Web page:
Amalie Dideriksen Outpowers the Favourites to Capture Elite Women’s Road Race Gold
Denmark’s Amalie Dideriksen outpowered all the favourites to capture the 2016 UCI World Championships Elite Women’s Road Race Gold in a fast and furious bunch sprint finale.
Dideriksen narrowly beat the Netherlands’ top contender, Kirsten Wild, by half a wheel’s breadth at the end of a drawn-out bunch sprint. Finland’s Lotta Lepisto claimed the bronze, with 2015 World Champion Elizabeth Deignan in fourth for Great Britain.
Twice a Junior Road Race World Champion, in 2013 and 2014, Dideriksen has now repeated her past successes in dramatic style at senior level after the 20-year-old forced her way onto Wild’s back wheel when the leading peloton roared into the finishing straight of the 134 kilometre race.
Then with one last driving acceleration, the former Danish national champion soared past Wild to claim her country’s first ever elite Women’s Road Race title.
“I dreamed of this. Winning here is a surprise for me too.” Dideriksen, 25th last year in her first Elite Womens’ Road Race in Richmond’s World Championships, said afterwards.
“But today I had such good teammates, who even brought me back after a crash and kept on bringing me bottles so I have to say a huge thanks to them.”
“I chose Wild’s wheel in the sprint. I hoped for a top 10 when I came here. I'm 20 years old and it was a goal for the future to win the Worlds. But I felt pretty great the entire race. I tried to stay calm and at the front of the peloton and not waste too much energy, and I’ve beat a top-class sprinter so I'm so happy.”
"I am actually pretty disappointed. We rode a very good race, we had it under control," Wild said. ”I felt that it was early to go for a srpint, but I could not wait any longer. Diderksen is a very good rider, who came off my wheel very fast. It was my chance, but you cannot turn the clock back.”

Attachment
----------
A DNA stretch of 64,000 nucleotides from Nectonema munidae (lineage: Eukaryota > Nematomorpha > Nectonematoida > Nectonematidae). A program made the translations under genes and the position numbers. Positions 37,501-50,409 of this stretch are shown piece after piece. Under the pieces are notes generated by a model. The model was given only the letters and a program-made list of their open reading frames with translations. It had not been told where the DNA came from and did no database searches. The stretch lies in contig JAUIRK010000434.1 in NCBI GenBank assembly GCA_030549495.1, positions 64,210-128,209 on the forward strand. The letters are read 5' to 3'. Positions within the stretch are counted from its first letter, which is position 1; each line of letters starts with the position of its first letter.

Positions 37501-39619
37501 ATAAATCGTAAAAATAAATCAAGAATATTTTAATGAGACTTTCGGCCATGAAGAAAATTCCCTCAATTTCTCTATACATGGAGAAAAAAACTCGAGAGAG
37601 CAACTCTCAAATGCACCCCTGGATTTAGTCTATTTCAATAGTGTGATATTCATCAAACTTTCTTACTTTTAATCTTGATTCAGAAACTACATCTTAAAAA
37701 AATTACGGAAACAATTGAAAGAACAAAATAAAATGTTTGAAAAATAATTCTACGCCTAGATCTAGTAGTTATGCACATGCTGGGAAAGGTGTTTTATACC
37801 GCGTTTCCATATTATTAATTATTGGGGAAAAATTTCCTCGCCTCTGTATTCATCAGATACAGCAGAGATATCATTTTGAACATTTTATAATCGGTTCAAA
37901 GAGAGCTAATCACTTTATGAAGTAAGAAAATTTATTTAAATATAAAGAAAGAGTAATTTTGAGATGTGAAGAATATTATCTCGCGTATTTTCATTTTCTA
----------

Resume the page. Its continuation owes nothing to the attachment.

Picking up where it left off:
The seven final 15.2 kilometre laps on the Pearl Island in Doha saw the first of the decisive late moves begin thanks to recently crowned World Time Trial Champion Amber Neben. Neben’s courageous lone move allowed the US star to gain up to 50 seconds with nearly two laps to go as Australia and Britain chased behind.
As Neben’s strength slowly ebbed away on the completely flat course, the American still led as the peloton crossed the finish line for the second last time, but only by the barest of margins. Teams keen not to see the widely predicted bunch sprint materialize immediately began firing their riders up the road, and Britain’s Dani King briefly caused the peloton to shatter with her prolonged surge away from the front of the pack.
However, what had been a fast but fairly straightforward race until that point meant sprinters’ teams like Germany and the Netherlands had plenty of firepower left and indeed, the Netherlands had no less than six riders protecting Kirsten Wild in the closing kilometres. A brief incursion by Italy into the peloton’s front ranks left Wild with only three team-mates with two kilometres. But as the bunch surged round the long ’S’ bend leading to the finish, Wild, set to be led out by former multiple World Champion Marianne Vos, was still exactly where she needed to be to go for the win.
However, Dideriksen’s late, perfectly calculated move saw the Danish rider shoot past Wild in the last 25 metres to claim the gold medal, even as Finland’s Lepisto made a late charge for the line on the far side of the finish that earned her the bronze.
“I had a hard time staying on Kirsten Wild's wheel because everybody wanted it. Everybody knew she was the sprinter to beat, but coming past her was very hard,” Dideriksen added.
“I still have a lot of dreams for the future and I can still improve as a sprinter. My dream is to take an Olympic medal.”
With just one race remaining, the World Championships nations ranking continues to be led by Germany, with 970 points nearly 300 points clear of the USA, their closest pursuers, with 674 points. Denmark, meanwhile, have moved into third place thanks to Dideriksen’s victory with 607 points, and the Netherland are now in fourth place, with 597.
Sunday is the last day of the 2016 Road World Championships, with the elite men’s road race the last event to be held and one final rainbow jersey to be awarded. Don’t miss it!